I recently completed a manuscript on the book of Judges for Baker’s Teach the Text Commentary Series (see my previous post for more information about the series).  It took me about three and a half years to write the short text, and I want to share just a few highlights from what I learned during my study.

First, let me explain the title of this blog post.  If I could choose the title of my commentary, it would be something like “Canaanized” or “Canaanization” (terms coined by Daniel Block) because that essentially captures the theme of the whole book of Judges.  Israel’s problem was that she became increasingly indistinguishable from her Canaanite neighbors because of ignorance and apathy toward God’s instructions.  In the same way today, our Christian characteristics (like selfless love and service) may be hard to find if we identify more with the world than we do with Christ.  It is important for Christians to study the depressing theme of apostasy in Judges because it exposes the “psychology of sin”: the spiraling patterns of sin that lead to the “de-sanctification” of God’s people.

Second, this is a book about God.  Even though infamous characters like Gideon and Samson are occupying the narrative, they are somewhat incidental to the more important protagonist, Yahweh.  Judges showcases God’s deliverance, faithfulness, compassion, patience, kingship, providence, discipline and justice.  These divine qualities are revealed in the text either through the human bit-players or, as is more typical, despite the human characters.  For each and every story, I have tried to answer two important questions: (1) “What is wrong with this picture?” and (2) “Where is God in this story?”  Both of these questions are essential keys for unlocking the theological messages.

Third, in order to understand properly the teaching of a given passage, one must know God’s instructions given in the Pentateuch.  Judges is part of the “Deuteronomistic History.”  This means that the narrator assumes his audience knows what is taught in Deuteronomy.  The stories in Judges are often contradictory to God’s instructions in Deuteronomy and thereby show Israel doing the opposite thing, either due to ignorance of Torah or due to covenant rebellion.  Thus, teachers and preachers of Judges must take Deuteronomy with them when they interpret and apply any story.  I suspect that if my commentary had a Scripture index, it would demonstrate that Deuteronomy is in fact the most often-cited biblical book in my interpretive remarks.

Fourth, I advance a theory in the commentary about the narrator’s intentional literary structure.  I argue that the book is arranged in a “ring,” which is a complex form of chiasm found throughout ancient Near Eastern and biblical literature.  The Gideon narrative is emphatically positioned in the center (chaps. 6-8), the “parallel panels” are found in chapters 3-5 and 9-16, and the prologue (chaps. 1-2) is parallel with the epilogue (chaps. 17-21).  Recognition of this structure can enhance interpretation on many important points—especially as the stories in the first half (chap. 1-7) are relatively positive and those in the second half (chaps. 8-21) are decidedly negative.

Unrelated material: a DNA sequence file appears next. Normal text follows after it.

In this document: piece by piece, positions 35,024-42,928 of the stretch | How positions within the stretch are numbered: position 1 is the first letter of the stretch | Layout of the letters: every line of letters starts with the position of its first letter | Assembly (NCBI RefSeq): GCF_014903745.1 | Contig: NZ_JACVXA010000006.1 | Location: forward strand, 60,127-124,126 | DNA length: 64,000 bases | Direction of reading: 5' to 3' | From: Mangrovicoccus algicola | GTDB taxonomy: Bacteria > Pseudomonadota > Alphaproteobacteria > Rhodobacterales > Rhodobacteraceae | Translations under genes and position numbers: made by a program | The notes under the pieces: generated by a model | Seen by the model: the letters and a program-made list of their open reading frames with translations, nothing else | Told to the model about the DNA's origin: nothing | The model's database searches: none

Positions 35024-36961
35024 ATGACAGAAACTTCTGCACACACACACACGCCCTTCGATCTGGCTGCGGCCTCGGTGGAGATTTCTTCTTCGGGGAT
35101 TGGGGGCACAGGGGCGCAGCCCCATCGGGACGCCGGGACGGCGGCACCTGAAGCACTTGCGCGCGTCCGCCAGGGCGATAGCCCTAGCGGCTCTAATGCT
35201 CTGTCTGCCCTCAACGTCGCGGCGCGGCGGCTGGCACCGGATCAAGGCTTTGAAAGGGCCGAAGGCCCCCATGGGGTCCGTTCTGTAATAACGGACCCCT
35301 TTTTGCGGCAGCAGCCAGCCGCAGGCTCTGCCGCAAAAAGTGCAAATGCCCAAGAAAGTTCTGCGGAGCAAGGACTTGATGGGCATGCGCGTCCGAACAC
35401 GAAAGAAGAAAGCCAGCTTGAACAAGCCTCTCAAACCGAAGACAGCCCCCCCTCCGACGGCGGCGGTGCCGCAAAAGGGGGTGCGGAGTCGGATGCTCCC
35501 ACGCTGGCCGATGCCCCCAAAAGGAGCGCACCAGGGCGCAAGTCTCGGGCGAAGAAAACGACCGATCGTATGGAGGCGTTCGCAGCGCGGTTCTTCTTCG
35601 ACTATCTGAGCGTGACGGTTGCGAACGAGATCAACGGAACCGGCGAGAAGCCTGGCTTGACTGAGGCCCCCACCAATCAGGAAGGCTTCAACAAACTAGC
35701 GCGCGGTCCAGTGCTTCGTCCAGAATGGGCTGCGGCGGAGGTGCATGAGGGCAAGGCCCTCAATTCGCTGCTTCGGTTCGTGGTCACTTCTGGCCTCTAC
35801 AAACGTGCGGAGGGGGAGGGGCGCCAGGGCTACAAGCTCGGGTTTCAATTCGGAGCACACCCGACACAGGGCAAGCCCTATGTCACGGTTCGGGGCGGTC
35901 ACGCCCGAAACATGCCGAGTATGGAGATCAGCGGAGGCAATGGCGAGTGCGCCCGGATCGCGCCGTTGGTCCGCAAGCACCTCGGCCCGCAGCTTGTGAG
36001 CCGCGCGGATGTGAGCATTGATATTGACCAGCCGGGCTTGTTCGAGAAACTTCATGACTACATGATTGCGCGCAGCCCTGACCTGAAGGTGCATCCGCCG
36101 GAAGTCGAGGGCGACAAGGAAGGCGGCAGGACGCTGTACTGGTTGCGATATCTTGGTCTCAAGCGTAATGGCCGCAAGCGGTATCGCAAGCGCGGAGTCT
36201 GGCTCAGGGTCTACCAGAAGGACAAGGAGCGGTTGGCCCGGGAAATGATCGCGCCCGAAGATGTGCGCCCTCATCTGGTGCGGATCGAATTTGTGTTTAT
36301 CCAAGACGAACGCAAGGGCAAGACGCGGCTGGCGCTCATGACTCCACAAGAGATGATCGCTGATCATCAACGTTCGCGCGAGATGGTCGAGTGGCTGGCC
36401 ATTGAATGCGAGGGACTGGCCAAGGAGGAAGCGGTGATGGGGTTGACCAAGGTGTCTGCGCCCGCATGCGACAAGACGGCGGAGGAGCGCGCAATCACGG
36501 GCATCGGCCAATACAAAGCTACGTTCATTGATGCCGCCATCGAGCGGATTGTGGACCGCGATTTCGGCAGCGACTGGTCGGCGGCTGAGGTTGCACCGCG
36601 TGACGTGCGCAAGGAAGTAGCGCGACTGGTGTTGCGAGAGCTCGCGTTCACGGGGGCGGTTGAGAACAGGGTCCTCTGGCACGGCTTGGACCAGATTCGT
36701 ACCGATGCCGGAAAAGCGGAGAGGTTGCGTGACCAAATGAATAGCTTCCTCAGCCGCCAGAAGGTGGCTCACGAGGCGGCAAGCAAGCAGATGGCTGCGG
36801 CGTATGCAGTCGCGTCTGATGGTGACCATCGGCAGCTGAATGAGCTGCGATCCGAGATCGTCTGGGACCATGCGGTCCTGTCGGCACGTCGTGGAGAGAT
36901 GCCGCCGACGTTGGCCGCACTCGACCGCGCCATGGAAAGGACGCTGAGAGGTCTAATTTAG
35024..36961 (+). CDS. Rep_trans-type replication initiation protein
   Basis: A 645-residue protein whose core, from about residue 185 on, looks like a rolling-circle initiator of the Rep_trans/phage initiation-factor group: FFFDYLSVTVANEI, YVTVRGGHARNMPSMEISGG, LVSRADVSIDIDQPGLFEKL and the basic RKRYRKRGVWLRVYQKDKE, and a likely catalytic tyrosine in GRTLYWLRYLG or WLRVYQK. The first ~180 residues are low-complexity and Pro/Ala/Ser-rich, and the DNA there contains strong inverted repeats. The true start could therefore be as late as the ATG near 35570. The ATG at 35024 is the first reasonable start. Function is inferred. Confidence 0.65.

Fifth, I can make some recommendations about study resources on the book of Judges.  Apart from my forthcoming commentary, I want to suggest that you consult the works of a number of previous scholars.  I have learned the most from the commentaries by Daniel Block (Judges, Ruth. NAC. Broadman, 1999), K. Lawson Younger (Judges, Ruth. NIVAC. Zondervan, 2002) and Barry Webb (Judges. NICOT. Eerdmans, 2012).  The most noteworthy articles on Judges were written by individuals like Robert Chisholm, J. Cheryl Exum, D. W. Gooding, Richard Hess, Anson Rainey, Jack Sasson, Lawrence Stager and Lawson Stone.  Some commentaries that were not published in time for my research include those by Robert Chisholm (Kregel), Serge Frolov (Eerdmans) and Jack Sasson (Yale Anchor)—all of these will no doubt be useful future resources.

Finally, I want to recommend that when you decide to preach or teach through the book of Judges, you can divide it up according to the following coherent segments (in twenty-three lessons or fewer):


Military Failure (1:1-2:5)

Religious Failure (2:6-3:6)

Othniel (3:7-11)

Ehud (3:12-30)

Deborah and Barak Prose (4:1-24)

Deborah and Barak Poetry (5:1-31)

Gideon’s Rise (6:1-32)

Gideon’s Battle (6:33-7:25)

Gideon’s Demise (8:1-32)

Abimelech (8:33-9:57)

Israel’s Problem (10:6-16)

Jephthah’s Rise (10:17-11:28)

Jephthah’s Fall (11:29-12:7)

Minor Judges (3:31; 10:1-5; 12:8-15)

Samson’s Beginning (13:1-25)

Samson’s Marriage (14:1-20)

Samson’s Revenge (15:1-20)

Samson’s End (16:1-31)

Micah’s Shrine (17:1-13)

Danite Migration (18:1-31)

Levite’s Concubine (19:1-30)

Israel versus Benjamin (20:1-48)

Wives for Benjamin (21:1-25)


In conclusion, I want to reiterate my advice regarding the book of Judges.  First, keep in mind that it is about the dark theme of Canaanization and that this problem is faced by both ancient Israel and the contemporary church.  Second, don’t miss the fact that the stories of the Bible are always primarily about God—revealing his attributes in action.  Third, bring the book of Deuteronomy with you when you read, interpret and apply the book of Judges.  This will help you to make observations that the narrator actually wants you to see.  Fourth, think in circles (or rings) as you consider how a given story/cycle relates to the rest of the book (for additional reference, see my previous blog post on “Thinking in Circles about the Bible,” Nov 23, 2011).  Fifth, utilize the many great resources that we have at our disposal (and purchase mine, of course!).  Finally, do plan to teach a series on Judges in your small group or in your preaching ministry.  It offers timeless revelation that is eternally relevant for the people of God.